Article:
Driving Video Meetings Into the Post COVID-19 Decade
Video meetings have grown consistently over the past decade, seeing a huge popularity spike over the past month. The widespread lockdown to prevent the spread of COVID-19 is fundamentally shifting attitudes to remote and flexible approaches to work, with millions of workers worldwide now using video conferencing technology as part of their day-to-day functions.
Nobody could have foreseen this sea change in the market. Video conferencing technology is no longer reserved for people at the top of an organisation and, in the coming post COVID-19 decade, it will be viewed as something that can deliver value to almost anyone within a company by enhancing communication, collaboration and, most importantly, business success.
What was a useful tool for millions prior to March 2020, has rapidly become a business-critical technology, supporting a distributed working environment, making flexible working more achievable, reducing greenhouse emissions and keeping us all safe and productive.
And while it is still unclear exactly what will change post-lockdown, there is no doubt that video solutions will continue to surge in popularity throughout 2020.
Flexible and remote working
Technical advancements over the past 10 years have made flexible and remote working achievable. This is why the number of people working ‘flexible hours’ has increased five-fold in the last two decades, with well over half of the British workforce now operating out of the office, or outside typical nine-to-five working hours. And a great deal of those companies that were cautious about flexible working, because of the logistical problem’s employees may encounter, have now been forced to adapt to modern distributed working patterns, following the pandemic.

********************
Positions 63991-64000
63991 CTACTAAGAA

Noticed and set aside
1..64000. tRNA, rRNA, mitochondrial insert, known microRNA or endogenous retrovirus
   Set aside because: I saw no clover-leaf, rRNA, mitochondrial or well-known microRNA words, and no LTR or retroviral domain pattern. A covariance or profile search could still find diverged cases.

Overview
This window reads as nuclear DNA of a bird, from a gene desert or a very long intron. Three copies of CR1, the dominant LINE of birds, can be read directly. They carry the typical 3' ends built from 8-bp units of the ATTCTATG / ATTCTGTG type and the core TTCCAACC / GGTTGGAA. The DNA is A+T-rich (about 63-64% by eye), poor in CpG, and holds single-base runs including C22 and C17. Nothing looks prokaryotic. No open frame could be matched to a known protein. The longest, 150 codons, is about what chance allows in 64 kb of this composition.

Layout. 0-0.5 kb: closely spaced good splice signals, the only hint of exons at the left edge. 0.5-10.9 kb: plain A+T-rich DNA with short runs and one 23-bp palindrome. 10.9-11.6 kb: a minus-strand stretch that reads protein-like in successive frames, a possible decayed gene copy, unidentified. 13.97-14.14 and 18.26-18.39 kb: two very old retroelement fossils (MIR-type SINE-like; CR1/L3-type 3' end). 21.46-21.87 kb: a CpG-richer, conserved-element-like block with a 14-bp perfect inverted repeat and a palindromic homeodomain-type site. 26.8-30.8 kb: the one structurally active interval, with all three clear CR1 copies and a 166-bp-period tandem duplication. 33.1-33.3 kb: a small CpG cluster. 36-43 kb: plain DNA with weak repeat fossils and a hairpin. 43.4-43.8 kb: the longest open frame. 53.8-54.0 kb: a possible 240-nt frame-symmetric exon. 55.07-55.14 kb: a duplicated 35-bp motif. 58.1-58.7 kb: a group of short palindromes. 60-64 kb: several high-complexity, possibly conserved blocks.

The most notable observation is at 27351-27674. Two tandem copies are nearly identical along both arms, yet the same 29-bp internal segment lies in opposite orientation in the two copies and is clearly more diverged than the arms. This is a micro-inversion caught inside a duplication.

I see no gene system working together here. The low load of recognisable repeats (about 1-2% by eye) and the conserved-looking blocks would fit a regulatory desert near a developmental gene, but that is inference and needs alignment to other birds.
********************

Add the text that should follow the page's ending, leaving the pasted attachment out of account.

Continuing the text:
Video meetings ensure good communication and collaborative working, allowing employees to instantly meet face-to-face, regardless of where they are in the world. These features will only get stronger as the years go on, resulting in even more flexible working arrangements. According to the 2019 UK Working Lives Report, professionals desired greater autonomy, with 68 per cent looking to work flexibly in a way that wasn’t available at the time, and this number will only be greater as we come out of the other side of the crisis, as more people understand the possibilities. Video is going to play a vital role in ensuring employees are given the flexibility they wish for, without compromising on business success.
A sustainable workplace
Global awareness of environmental practices has crept significantly up the C-suites agenda. The rise of influential environmentalists like Greta Thunberg and events such as the Extinction Rebellion protests have put more emphasis on the importance of tackling climate change. This has meant UK organisations are choosing to become more sustainable, with some pledging to become carbon negative by the end of the decade.
The biggest problem organisations face when trying to reduce their carbon footprint is travel. Business travel is one of the largest sources of carbon emission, with a flight from London to Perth emitting over 3000kg of CO2 per passenger. We’ve already seen significant reports showing the improvement in some environmental factors during the global lockdown, and as a result, the post COVID-19 business landscape will undoubtably have an impact on the environment (most likely for the better). As we come out the other side the hope is organisations will re-evaluate their travel needs, in light of social distancing and environmental reasonings, instead opting for more viable, friendly alternatives, such as video meetings.